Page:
I'm beginning to think that college exists mainly so we can debate and deconstruct it.
What's its rightful mission? How has it changed? Is it sufficiently accessible? Invariably worthwhile? Robert Reich, the country's labor secretary during the Clinton administration, issued such a pointed, provocative critique of the expense and usefulness of a traditional liberal arts degree that Salon slapped this headline on it: "College is a ludicrous waste of money."
Meanwhile, the sociologists Richard Arum and Josipa Roksa were out with a new book, Aspiring Adults Adrift, in which they assessed how a diverse group of nearly 1,000 recent graduates were faring two years after they finished their undergraduate studies. About one-quarter of them were still living at home. And nearly three-quarters were still getting at least some money from parents.
These were the nuggets the media grabbed hold of, drawing the lesson that college isn't the springboard young men and women want and perhaps need it to be.
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I have a problem with the narrowness of the discussion, which so heavily emphasizes how a career is successfully forged and how financial security is quickly achieved.
While those goals are important and that focus is understandable, there's another dimension to college, and it's one in which students aren't being served, or serving themselves, especially well. I'm referring to the potential — and need — for college to confront and change political and social aspects of American life that are as troubling as the economy.
We live in a country of sharpening divisions, pronounced tribalism, corrosive polarization. And I wish we would nudge kids — no, I wish we would push them — to use college as an exception and a retort to that, as a pre-emptive strike against it, as a staging ground for behaving and living in a different, broader, healthier way.
As we pepper students with contradictory information and competing philosophies about college's role as an on ramp to professional glory, we should talk as much about the way college can establish patterns of reading, thinking and interacting that buck the current tendency among Americans to tuck themselves into enclaves of confederates with the same politics, the same cultural tastes, the same incomes. That tendency fuels the little and big misunderstandings that are driving us apart. It's at the very root of our sclerotic, dysfunctional political process.
And college is the perfect chapter for diversifying friends and influences, rummaging around in fresh perspectives, bridging divides. For many students, it's an environment more populous than high school was, with more directions in which to turn. It gives them more agency over their calendars and their allegiances. They can better construct their world from scratch.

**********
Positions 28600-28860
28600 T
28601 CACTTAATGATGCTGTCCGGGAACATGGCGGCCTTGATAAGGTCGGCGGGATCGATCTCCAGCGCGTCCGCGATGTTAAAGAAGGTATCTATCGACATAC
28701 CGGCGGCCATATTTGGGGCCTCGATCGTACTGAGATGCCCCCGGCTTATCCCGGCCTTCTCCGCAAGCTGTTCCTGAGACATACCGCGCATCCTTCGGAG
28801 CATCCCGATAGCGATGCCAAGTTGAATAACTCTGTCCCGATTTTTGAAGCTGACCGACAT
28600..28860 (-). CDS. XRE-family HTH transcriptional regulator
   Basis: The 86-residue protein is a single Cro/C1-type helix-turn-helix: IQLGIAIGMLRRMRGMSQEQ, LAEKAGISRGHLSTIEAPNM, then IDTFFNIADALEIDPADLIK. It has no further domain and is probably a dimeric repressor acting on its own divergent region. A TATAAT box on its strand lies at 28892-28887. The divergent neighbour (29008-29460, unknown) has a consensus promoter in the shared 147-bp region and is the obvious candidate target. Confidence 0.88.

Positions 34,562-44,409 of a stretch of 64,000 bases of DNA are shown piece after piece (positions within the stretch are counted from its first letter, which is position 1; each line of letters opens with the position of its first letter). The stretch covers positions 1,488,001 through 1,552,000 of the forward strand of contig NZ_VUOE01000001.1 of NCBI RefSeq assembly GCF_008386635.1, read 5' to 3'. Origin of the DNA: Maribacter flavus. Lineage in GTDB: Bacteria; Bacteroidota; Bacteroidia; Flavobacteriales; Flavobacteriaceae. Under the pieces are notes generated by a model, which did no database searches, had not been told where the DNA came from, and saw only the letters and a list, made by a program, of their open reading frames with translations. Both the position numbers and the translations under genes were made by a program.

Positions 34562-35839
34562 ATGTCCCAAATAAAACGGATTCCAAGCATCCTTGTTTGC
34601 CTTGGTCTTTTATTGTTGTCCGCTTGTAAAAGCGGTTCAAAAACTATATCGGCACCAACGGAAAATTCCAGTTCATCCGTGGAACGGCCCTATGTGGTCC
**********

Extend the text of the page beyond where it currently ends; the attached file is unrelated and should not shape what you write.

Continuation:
And the clay hasn't dried on who they are. They're not yet set in their ways.
But too many kids get to college and replicate the friends and friendships they've previously enjoyed. Concerned with establishing a "network," they seek out peers with aspirations identical to their own. In doing so, they frequently default to a clannishness that too easily becomes a lifelong habit.
The Internet has proved to be one of the great ironies of modern life. It opens up an infinite universe for exploration, but people use it to stand still, bookmarking the websites that cater to their existing hobbies (and established hobbyhorses) and customizing their social media feeds so that their judgments are constantly reinforced, their opinions forever affirmed.
College is precisely the time not to succumb to that. Every student orientation should include the following instructions: Open your laptops. Delete at least one of every four bookmarks. Replace it with something entirely different, maybe even antithetical. Start following or connecting with publications, blogs and people whose views diverge from your own.
That's also how students should approach classes and navigate their social lives, because they're attending college in the context not only of a country with profound financial anxieties, but with homogeneous neighborhoods, a scary preoccupation with status and microclimates of privilege. Just as they should be girding themselves for a tough job market, they should be challenging the so-called sorting that's also holding America back.
Now more than ever, college needs to be an expansive adventure, yanking students toward unfamiliar horizons and untested identities. It could mean a better future — for all of us. And there's no debate that college should be a path to that.
THE NEW YORK TIMES